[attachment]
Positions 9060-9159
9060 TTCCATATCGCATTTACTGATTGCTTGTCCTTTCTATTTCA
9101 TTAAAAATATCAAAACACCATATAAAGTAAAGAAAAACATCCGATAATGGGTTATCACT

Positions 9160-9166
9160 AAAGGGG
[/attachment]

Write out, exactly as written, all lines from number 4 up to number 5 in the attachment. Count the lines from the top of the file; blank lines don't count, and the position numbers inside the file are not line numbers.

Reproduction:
Positions 9160-9166
9160 AAAGGGG